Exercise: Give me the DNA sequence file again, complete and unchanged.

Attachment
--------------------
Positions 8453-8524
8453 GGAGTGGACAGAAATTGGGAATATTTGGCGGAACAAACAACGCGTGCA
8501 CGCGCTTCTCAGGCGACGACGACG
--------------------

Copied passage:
Positions 8453-8524
8453 GGAGTGGACAGAAATTGGGAATATTTGGCGGAACAAACAACGCGTGCA
8501 CGCGCTTCTCAGGCGACGACGACG